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Title: Anthropology of fire in the Ozark Highland region

Author: Jurney, David H.;

Date: 2012

Source: In: Dey, Daniel C.; Stambaugh, Michael C.; Clark, Stacy L.; Schweitzer, Callie J., eds. Proceedings of the 4th fire in eastern oak forests conference; 2011 May 17-19; Springfield, MO. Gen. Tech. Rep. NRS-P-102. Newtown Square, PA: U.S. Department of Agriculture, Forest Service, Northern Research Station: 12-33.

Publication Series: Proceedings - Paper (PR-P)

   Note: This article is part of a larger document. View the larger document

Description: Native Americans are often considered to have exploited available natural resources rather than modifying their environments to maximize yields. As simpler societies evolved into more complex ones, there is a consensus that intensification of habitat modifications also increased. However, landscape scale archeological inventories now show relatively intensive modifications of specific landscapes through most of human history, including so-called simpler societies. Records of these modifications are difficult to obtain. Archeological site distributions can be used to understand human settlement and selection of particular ecosystems. Another method uses tree-ring dating (dendrochronology) on fire-scarred trees that recorded fire frequencies and fire return intervals at points on the landscape that frequently burned due to natural and cultural processes. General Land Office records (1815-1840) provide firm evidence for culturally-induced changes in species distribution and historical landscape vegetation mosaics for the Ozark Highlands and Arkansas River valley.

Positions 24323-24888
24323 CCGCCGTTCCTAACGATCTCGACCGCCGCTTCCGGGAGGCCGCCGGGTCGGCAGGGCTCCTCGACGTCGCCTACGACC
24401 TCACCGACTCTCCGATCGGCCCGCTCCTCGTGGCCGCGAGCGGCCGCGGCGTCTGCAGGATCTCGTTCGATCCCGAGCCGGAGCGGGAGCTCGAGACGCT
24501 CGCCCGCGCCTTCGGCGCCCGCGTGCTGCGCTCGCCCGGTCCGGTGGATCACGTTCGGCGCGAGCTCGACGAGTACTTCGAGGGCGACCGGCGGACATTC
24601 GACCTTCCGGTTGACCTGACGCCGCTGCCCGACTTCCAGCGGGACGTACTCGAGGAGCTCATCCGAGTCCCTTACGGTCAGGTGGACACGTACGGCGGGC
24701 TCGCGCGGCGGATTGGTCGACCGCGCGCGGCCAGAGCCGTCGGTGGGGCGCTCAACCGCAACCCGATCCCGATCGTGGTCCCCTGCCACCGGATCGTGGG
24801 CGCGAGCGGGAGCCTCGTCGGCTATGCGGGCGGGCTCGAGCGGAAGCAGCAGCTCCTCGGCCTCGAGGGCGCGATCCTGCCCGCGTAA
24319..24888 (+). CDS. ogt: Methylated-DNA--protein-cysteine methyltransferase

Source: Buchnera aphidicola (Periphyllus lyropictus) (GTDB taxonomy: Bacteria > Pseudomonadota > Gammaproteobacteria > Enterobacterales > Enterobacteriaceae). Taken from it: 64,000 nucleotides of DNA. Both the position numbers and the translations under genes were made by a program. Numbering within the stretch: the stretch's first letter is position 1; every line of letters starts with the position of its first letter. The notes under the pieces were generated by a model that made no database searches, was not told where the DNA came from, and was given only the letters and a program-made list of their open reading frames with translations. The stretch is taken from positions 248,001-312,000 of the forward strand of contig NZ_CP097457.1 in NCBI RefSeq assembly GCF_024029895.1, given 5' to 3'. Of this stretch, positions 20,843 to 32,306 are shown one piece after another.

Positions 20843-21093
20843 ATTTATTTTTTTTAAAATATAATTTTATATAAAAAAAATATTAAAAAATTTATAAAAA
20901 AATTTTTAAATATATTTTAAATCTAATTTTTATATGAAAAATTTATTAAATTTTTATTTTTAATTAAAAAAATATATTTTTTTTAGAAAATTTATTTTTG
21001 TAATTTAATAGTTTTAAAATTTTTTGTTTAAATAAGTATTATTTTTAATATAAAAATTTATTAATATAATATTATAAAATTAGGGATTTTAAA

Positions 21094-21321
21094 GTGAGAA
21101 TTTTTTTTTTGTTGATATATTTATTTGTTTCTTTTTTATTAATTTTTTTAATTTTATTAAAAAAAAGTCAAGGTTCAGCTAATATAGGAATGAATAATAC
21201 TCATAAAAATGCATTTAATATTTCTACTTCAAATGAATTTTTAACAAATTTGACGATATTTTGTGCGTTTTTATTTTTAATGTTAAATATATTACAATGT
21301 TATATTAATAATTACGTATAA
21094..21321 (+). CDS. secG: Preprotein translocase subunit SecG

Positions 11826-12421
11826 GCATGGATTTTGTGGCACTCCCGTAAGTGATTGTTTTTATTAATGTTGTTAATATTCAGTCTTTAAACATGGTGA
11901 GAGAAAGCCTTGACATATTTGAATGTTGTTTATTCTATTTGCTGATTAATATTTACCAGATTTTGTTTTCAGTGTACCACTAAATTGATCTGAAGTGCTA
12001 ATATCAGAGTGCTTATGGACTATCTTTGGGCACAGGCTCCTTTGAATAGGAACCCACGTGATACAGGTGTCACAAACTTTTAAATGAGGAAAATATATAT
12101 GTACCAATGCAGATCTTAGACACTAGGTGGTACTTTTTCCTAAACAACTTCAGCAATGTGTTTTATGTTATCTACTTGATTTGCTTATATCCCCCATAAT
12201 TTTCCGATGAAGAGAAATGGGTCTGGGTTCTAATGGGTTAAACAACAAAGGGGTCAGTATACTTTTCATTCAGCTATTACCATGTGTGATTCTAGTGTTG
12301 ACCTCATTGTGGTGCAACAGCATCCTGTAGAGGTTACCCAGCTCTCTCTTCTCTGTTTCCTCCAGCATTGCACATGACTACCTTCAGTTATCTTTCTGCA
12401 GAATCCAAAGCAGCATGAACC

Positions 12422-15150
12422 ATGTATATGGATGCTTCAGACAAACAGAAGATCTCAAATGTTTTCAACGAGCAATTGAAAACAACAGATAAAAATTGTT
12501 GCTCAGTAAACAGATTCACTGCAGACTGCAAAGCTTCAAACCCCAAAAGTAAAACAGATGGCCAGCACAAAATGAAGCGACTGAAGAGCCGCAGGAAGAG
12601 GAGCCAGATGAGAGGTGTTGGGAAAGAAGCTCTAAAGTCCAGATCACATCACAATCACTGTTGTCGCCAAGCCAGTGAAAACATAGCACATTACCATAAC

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Citation:


Jurney, David H. 2012. Anthropology of fire in the Ozark Highland region. In: Dey, Daniel C.; Stambaugh, Michael C.; Clark, Stacy L.; Schweitzer, Callie J., eds. Proceedings of the 4th fire in eastern oak forests conference; 2011 May 17-19; Springfield, MO. Gen. Tech. Rep. NRS-P-102. Newtown Square, PA: U.S. Department of Agriculture, Forest Service, Northern Research Station: 12-33.

 


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